Food charities already under pressure are bracing for a second wave of need if the wage subsidy ends in the coming weeks.
One charity has seen a 185 percent increase in demand, with the numbers of families it helps growing from 350 per week to more than 1000.
The government has not yet indicated whether it will extend the 12-week subsidy and will likely announce that in the Budget tomorrow.
"We've got to give people employment opportunities, set up community enterprises to help build a new economy to help people in poverty," Brook Turner, head of community service development at VisionWest Community Trust, said
He expected an additional 700 families in the West Auckland region alone to be in need in the coming weeks.
"We've seen whānau, who just with the simple gift of food, have a situation de-escalated in their household where there was rising aggression. Food has the ability to make people feel calm and cared for and to come together as a family," he said.
"The first wave exposed the level of food insecurity in New Zealand, but this second wave of need will be at the end of the wage subsidy and we're already seeing cracks in the surface with redundancies. I believe there will be a third wave too, with businesses getting through September, October and November and then collapsing."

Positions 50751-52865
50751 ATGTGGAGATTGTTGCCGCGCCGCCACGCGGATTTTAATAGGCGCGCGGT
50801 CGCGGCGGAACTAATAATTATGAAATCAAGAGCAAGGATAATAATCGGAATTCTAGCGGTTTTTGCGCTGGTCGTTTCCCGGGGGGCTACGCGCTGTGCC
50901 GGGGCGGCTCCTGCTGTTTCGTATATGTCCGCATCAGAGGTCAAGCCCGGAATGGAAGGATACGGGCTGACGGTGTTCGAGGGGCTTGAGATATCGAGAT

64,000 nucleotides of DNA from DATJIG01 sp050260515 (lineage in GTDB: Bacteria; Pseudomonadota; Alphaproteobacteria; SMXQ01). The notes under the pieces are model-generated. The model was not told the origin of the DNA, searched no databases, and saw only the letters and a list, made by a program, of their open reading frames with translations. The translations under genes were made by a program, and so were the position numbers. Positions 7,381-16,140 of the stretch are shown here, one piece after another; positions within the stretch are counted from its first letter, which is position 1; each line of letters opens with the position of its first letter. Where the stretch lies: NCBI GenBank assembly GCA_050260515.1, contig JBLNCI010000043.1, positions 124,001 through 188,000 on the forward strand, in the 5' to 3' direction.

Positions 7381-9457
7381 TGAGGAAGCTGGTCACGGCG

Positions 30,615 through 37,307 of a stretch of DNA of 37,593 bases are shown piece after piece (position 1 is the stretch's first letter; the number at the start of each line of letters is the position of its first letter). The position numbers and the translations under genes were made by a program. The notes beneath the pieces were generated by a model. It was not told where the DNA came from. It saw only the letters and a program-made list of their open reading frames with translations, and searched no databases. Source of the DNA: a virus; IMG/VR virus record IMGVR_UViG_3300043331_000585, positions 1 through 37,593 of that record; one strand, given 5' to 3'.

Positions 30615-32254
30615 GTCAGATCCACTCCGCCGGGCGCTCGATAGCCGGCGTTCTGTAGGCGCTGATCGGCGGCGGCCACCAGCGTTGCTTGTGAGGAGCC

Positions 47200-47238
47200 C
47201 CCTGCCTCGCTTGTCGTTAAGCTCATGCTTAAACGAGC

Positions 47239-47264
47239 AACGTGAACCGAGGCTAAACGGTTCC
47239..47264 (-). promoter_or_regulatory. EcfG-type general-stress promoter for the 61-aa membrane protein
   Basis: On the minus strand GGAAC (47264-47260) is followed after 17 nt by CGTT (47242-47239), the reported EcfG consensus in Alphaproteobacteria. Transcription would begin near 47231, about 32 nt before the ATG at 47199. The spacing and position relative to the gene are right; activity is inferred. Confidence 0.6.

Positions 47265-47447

Veronica Shale, executive director of charity Fair Food, which collects and distributes surplus food from retailers and manufacturers, and the other recipient of a $100,000 grant from the Trusts, agrees that a holistic approach is the only way to support the growing number of people who will continue to need support to feed their families.
The misfortune of many food businesses has also had unexpected benefits for the charities, with restaurant quality food (meat and dairy) and 26,000 eggs being donated to those living in poverty.
"In month one of lockdown we conservatively rescued over 121 tons of good, surplus nutritious food, which equates to over 348,000 meals. Rather than being dumped, this food is doing good. Fair Food offers a pragmatic solution to tackle food waste and food insecurity, nourishing our communities in need - and this need will be ongoing for some time," says Shale.
She said this has had a positive impact on those receiving food parcels with an increase in the amount of protein in their diets.
Matt Williams, acting CEO of The Trusts said they are working with a range of community organisations who have had their usual source of funding disrupted during the lockdown.
"There is a growing need from charities who have been cut off from their normal supply of resources which is impacting on their ability to support members of our community.
"We want to encourage other corporates who are in a position to help to reach out to these groups and find a way to help them, whether through financial support or even lending warehouse space and logistical support," he said.
Brook Turner urged individuals and corporates to be part of the community effort by volunteering time, donating food and funds to their local charities to help people who are desperate for food and jobs in their region.